One Minute Sleep, Eat, and Meet Test

During many years of extensive travel I’ve had to match wits with a myriad of unfamiliar and unexpected situations. I’m about to share with you some of what I’ve learned, a thoroughly field-tested strategy that will likely prove to be much more useful than all those often fabricated and misleading reviews gushing forth from dozens of websites. And also consider this: What you discover is what it is at that moment, not days, weeks, or months ago.

Okay, here goes:

Within one minute, you’ll be able to anticipate the quality of food at a restaurant and how well you’ll be served. Look for a clean entry area of floor and steps, front door, and windows with only the necessary stickers and notices. The door should operate smoothly, easily, and quietly. Inside, a quick scan that reveals more than three or four burned-out light bulbs can, by itself, be a deal breaker.

Then check these indicators: The number of uncleaned tables (short of help), how much the previous diners left on their plates (mediocre food), and how many people are waiting to be served (a hang-up in the kitchen). The waitstaff wearing apparel should be clean and those dressed in it should look as if they are enjoying what they’re doing.

Put it all together and you’ll know whether to stay or turn around, leave, and look elsewhere. Also, know that the locals always reveal their smarts. That is, at lunch time in metro America, go to the restaurant with the longest waiting line. At any time in the country, go to the restaurant that’s surrounded by the most pickup trucks.

Within one minute after walking into a motel or hotel, you can quickly find out what to expect during your stay — regardless of size, type, location, and whether chain or “mom and pop.” Just approach the registration desk, preferably while the clerk is busy, and look behind it. The whole area should be clean. Everything back there, only the minimum needed to transact business, should be neatly and properly positioned. That includes paperwork plus such items as pens, staplers, and paper clips. And surely I don’t need to mention tangled or draped electrical extension cords.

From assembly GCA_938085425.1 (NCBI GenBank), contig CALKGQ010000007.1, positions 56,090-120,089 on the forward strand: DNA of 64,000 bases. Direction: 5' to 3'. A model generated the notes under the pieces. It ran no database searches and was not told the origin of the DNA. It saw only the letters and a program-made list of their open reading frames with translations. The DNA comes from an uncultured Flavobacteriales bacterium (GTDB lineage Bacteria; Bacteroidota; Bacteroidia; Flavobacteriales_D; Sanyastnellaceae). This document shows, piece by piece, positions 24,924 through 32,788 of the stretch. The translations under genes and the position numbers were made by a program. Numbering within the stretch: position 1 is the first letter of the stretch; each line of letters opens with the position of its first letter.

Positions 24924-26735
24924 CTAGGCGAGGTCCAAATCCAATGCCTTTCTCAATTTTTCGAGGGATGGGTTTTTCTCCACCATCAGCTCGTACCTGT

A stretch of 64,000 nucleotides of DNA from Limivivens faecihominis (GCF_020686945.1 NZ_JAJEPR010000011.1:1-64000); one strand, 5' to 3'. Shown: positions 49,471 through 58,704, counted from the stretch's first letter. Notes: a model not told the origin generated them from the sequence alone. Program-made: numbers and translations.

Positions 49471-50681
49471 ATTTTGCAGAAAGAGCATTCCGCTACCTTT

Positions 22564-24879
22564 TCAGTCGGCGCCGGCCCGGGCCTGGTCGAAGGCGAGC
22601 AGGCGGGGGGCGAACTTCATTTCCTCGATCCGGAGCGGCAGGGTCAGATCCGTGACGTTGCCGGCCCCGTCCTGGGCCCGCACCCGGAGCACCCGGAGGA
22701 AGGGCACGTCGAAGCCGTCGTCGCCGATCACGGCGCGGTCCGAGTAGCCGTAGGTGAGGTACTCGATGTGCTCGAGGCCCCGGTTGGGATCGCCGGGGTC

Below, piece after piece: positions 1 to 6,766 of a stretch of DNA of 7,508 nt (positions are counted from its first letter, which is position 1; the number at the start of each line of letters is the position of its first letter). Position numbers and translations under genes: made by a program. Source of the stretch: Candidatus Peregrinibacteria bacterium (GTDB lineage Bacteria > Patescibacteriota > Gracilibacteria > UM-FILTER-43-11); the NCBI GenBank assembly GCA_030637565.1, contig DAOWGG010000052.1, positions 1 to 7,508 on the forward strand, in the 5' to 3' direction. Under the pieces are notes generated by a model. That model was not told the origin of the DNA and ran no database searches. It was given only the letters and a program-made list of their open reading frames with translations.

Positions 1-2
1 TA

Also, the condition of the floor will almost always reflect what the owner or manager thinks is not only good enough for the employees behind the desk, but also good enough for you in your room. Finally, the clerk’s demeanor and attitude will likely reflect those of all employees. If you’re dead tired and don’t want to bother with such things, just check in, go to sleep and check out early. Otherwise, remember that I told you so.

In case you might be wondering if this strategy can also be applied to people you meet, the answer is a definite yes. So as a bonus, here’s how that works.

Within one minute after meeting a stranger, you’ll know whether relating with that person could lead to an enjoyable and potentially useful relationship. Here are the critical points: The other person must show immediate curiosity or enthusiasm, be it a handshake or bump, nod of the head, or other signal showing immediate interest. The person must look directly at you while listening and speaking.

Preferably within the first thirty seconds, they must ask you a question and within the first minute, comment on something you’ve said. The person should sense that time wise, the conversation is to be more or less equally shared and in non-competitive fashion. A good score tells you their interest in who and what you are is about the same as your interest in them. Any less, and best you politely disengage and depart.

There are exceptions to all rules of thumb, including these. Still, they’ll give you a logical start in dealing with the everyday usual.